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Bolivian Women Wrestle For Money

Bolivia's Fighting Cholitas are a group of female lucha libre wrestlers who perform in El Alto, Bolivia. The Cholitas were the subject of an award-winning 2006 short-subject documentary, The Fighting Cholitas. The Cholitas are part
bolivian women wrestle for money - India TV
PTI August 19, 2010 15:56 IST
Bolivia's Fighting Cholitas are a group of female lucha libre wrestlers who perform in El Alto, Bolivia. The Cholitas were the subject of an award-winning 2006 short-subject documentary, The Fighting Cholitas.

The Cholitas are part of a group called the Titans of the Ring, which includes both male and female wrestlers. The Titans perform each Sunday for an audience of hundreds at El Alto's Multifunctional Center; tickets to the exhibitions cost $1.

The idea of including female wrestlers as a maneuver for publicity came from Juan Mamami, a wrestler and president of the Titans. They routinely attract over a thousand spectators to their bouts in El Alto and several hundred spectators when they travel with the Titans to smaller towns.

 

 
Two hefty mums battle it out in a makeshift wrestling ring outside their homes. Carmen Rosa, blood pouring from her eye, grasps the rope as her opponent grabs her.


 

The lardy pair were taking part in one of the female wrestling bouts that attract large crowds in La Paz, Bolivia. Fighters, known as Cholitas, wear skirts as they batter each other.



Carmen, 40, said: "We show that women are tough too." Then she hit her husband with a crate to prove it.



Wrestlers warming up in El Alto, Bolivia, near La Paz. Indigenous women, dressed in their traditional garb, are the stars of the increasingly popular bouts, Bolivia's version of the World Wrestling Federation.     

  

In the town of El Alto, Bolivia, there's proof that professional wrestling is one of the world's most universal forms of entertainment.


 

That's where four unlikely women became some of the nation's more popular grapplers in the last decade. And these aren't lithe, conventionally athletic types; these tough cholitas are indigenous women of humble means, flaunting their heritage in the ring by wrestling in traditional braids, bowler hats and thick skirts.



Their bold attempt to break away from established management is the focus of Betty M. Park's sympathetic, uneven documentary.At the center of the action is Carmen Rosa, "The Champion," a bulky broad with guts to spare. 

After she and the girls gain exposure beyond their small local arena, Rosa fights to book and manage her own events, away from a controlling "who me?" promoter named Don Juan Mamani.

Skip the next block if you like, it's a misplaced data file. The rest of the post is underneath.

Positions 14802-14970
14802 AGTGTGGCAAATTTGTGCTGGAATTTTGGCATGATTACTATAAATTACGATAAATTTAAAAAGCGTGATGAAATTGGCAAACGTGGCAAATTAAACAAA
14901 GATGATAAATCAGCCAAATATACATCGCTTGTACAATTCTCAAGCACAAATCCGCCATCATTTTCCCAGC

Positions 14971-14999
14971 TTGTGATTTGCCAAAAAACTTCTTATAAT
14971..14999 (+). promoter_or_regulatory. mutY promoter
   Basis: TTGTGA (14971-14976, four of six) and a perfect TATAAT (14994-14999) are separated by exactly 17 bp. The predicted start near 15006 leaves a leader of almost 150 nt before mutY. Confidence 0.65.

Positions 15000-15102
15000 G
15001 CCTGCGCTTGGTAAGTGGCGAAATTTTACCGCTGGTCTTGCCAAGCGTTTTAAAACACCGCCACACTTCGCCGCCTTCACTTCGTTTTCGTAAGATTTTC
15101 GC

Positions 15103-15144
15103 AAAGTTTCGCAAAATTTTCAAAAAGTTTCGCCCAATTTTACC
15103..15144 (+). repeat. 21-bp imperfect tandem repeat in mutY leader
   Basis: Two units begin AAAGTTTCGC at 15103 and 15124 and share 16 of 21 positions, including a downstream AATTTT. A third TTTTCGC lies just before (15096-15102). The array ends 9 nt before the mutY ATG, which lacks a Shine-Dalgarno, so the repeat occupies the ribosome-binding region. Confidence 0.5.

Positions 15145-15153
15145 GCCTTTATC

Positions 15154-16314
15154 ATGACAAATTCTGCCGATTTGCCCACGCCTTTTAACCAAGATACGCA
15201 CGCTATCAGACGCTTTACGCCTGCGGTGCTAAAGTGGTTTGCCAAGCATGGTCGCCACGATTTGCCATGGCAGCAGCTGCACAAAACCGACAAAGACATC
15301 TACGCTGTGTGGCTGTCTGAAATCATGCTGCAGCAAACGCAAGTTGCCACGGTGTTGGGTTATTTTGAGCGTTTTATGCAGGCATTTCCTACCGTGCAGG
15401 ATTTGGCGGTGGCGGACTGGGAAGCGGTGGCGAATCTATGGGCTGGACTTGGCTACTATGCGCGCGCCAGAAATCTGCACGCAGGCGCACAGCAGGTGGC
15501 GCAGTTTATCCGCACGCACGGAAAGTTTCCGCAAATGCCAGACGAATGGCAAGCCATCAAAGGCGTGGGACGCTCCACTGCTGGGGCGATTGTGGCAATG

The girls' often futile efforts play out like a real WWE storyline, but with real-world consequences.

Mamachas' storytelling is at its best when Park keeps a grip on the petty politics and tension, but the first-time feature filmmaker's initial setup is too loose. 

She has the ambition to introduce each of the four women Scorsese-style, freeze-framing them mid-performance to display their nicknames, but we don't get any deeper than that.   When the women run into conflict among themselves soon after, it's tough to tell who's who and what's what.  

Once Rosa emerges as the activist, Mamachas takes hold. 

At first, Rosa's long-worrying husband is by her side at matches, promotions, a TV show; when times get tough, highlighted by an illegal border-crossing into Peru, he's not as present, but Rosa can't give up the fight.

She's like a quiet, South American Lenny Bruce, clinging almost obsessively to her love of the game as her quest for independence from "the man" evolves, the road becoming bumpier and lonelier.   

Park tries to spice up the tale with claymation re-enactments and fantasy sequences from artist Christophe Lopez-Huici.  The scenes are amusing -- especially when the girls imagine ganging up on Mamani -- but the effort feels forced, kitschy instead of clever. 

(This is the third time hand-created animation has popped up in recent live-action films: see Michael Cera entries Paper Heart and Youth in Revolt). 

At times, the film's pathos almost feels interrupted by the primitive claymation, done in a style not mature enough to match its real-life complement.    

At just 75 minutes, Mamachas is affecting work, with a range of emotions experienced in a compressed time period. 

This isn't some manufactured "I am woman, hear me roar" success story, and that sad reality allows Park to build a dramatic arc that commands attention.  

When the women rig a car with sound equipment to announce an upcoming show and distribute flyers -- Blues Brothers style! -- Park is at the height of her skills, celebrating the promise of future matches and showing the smiling, excited faces of Bolivia. Unfortunately for Carmen Rosa, Park gets to counter that exuberance with time, as the athlete's satisfaction remains elusive. 

Videos: One, Two, Three, Four

 

 
 

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